7 Jul 2014

adventures in bread-making: gluten free sourdough

It feels so good to be adventuring in bread making once again (find past adventures here). After I was diagnosed with coeliac disease last year I have felt so uninspired to bake bread. Bread is bread (and not loaf-shaped rice and potato and corn starch) because of those wonderfully gluten containing grains - wheat, rye, spelt, kamut, triticale and barley. I may have a life-long ban from gluten, but I still appreciate the fine baking characteristics of it - and of course, the memory, the flavour, the smell of it too! There are numerous alternatives of course - but they aren't replacements - they are their own seed/grain/legume and most of the time taste best in their whole, unrefined form. A bowl of steaming rice. A crispy baked potato. Polenta. Buckwheat porridge. If I am completely honest "gluten free bread" (the kinds you can buy) make me want to cry.  They are so full of soy/corn/egg derivatives, emulsifiers, nuts and a number of other highly refined starches, sugar and seeds... and they still taste nothing-y.

Then, I began to wonder... would be possible to produce a truly gluten-free sourdough? Something that tastes of delicious sour-ness and has a somewhat bread-like texture. I looked high and low on the web for recipes to experiment with. My first attempt was with a pure buckwheat starter but it didn't work out. But for the last month I've been fermenting an organic rice flour starter and it's working brilliantly. 

~ Rice flour Sourdough starter ~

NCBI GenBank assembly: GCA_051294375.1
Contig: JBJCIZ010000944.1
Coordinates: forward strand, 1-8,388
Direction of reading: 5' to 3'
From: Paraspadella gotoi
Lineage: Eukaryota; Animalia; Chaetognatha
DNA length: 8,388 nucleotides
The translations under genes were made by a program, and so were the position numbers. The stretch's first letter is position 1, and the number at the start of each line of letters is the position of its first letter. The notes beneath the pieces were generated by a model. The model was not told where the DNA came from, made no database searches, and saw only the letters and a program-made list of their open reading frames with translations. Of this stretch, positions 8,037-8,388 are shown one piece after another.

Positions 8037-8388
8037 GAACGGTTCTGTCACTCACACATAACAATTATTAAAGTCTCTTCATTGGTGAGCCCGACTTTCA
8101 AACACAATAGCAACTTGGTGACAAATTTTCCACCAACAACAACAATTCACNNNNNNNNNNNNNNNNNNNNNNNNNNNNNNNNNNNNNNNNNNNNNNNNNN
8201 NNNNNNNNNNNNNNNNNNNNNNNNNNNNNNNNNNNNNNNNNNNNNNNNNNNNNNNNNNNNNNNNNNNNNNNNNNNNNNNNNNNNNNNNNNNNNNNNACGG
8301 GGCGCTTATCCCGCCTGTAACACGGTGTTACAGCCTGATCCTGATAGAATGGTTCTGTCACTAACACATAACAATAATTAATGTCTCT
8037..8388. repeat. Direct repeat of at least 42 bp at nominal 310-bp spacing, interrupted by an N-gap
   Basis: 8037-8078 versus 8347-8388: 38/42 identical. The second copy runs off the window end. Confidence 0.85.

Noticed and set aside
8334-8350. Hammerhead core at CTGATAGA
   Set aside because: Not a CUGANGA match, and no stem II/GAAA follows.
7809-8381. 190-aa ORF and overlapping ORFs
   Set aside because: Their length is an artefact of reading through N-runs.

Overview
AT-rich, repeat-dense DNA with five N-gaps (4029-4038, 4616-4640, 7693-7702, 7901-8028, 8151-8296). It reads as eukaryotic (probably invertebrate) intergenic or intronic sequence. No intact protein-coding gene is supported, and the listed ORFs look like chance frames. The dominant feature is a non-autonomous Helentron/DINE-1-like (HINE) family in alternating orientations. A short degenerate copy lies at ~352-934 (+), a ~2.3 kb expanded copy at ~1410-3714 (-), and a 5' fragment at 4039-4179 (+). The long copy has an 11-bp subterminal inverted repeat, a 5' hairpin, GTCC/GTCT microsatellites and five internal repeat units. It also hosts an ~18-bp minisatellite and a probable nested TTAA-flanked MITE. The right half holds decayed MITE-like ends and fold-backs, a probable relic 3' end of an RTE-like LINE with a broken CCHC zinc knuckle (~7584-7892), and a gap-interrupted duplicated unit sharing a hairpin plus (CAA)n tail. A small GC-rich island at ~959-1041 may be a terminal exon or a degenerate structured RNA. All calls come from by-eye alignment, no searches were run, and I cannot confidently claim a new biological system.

1/2 cup organic rice flour (brown or white)
1/2 cup filtered water
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Combine flour and rice in a wide-mouth glass jar. Cover with cheese cloth and a rubber band and leave to rest in a warmish place. Every day for the next 7 days "feed" starter 1/4 cup flour + 1/4 cup filtered water. Be careful to stir starter with a non-metal spoon - I use a wooden chopstick! The starter should produce a vinegary smell (not foul at all) and a greyish-liquid might settle on the top. Its the bubbles that let you know the wild yeast is working. After 7 days begin baking bread with your starter - refreshing with equal parts water and flour every time. Store in the fridge if don't want to use it straight away - but be wary that gluten free starters don't stay preserved in the fridge as long as gluten-ones without regular refreshing. 


~ No Knead Gluten-free Sourdough ~
(Soy free. Corn free. Egg free. Seed free. Nut free)

1 cup rice starter (50% hydration)
1 1/2 cups filtered water at room temp.
1 1/2 cups organic rice flour (brown or white or both) - sometimes I replace 1/2 cup with buckwheat flour.
2 tablespoons arrowroot or tapioca flour
2 tablespoons cold pressed olive oil
1 1/2 teaspoons sea salt


Mix all of the above in a glass or ceramic bowl until a smooth, thick batter. You may need to add some extra water/flour to get the right consistency. Pour into a bread tin that has been greased with butter or olive oil and dusted with flour. Sit in a warm place covered with a tea towl for  5 - 8 hours or until risen by 1/3. Preheat oven to 190'c. Bake bread for 70 - 75 minutes on a middle rack with a cake tin below with water (the steam makes a pleasingly crunchy crust). Cool completely in tin. Loosen with a knife from the sides and flip out on a rack. When completely cold you can pre-slice it (say for the freezer) and I find this much easier with the bottom sitting up. The texture is crumbly and chewy - the flavour is that unmistakable sour with a note of nuttiness.

You can make the spicy/fruit version by stirring in 2 tsps of mixed spice and 1/2 cup of dried fruit like sultanas, apricots and dates.

p.s. for a wonderful alternative to paper and plastic I've been seaming up linen bread bags - you can find them for sale in the shop for $18 each.

1 comment:

  1. No one at the bake shop knew that gluten-free sourdough was even possible. Nor did I. Bravo!

    ReplyDelete

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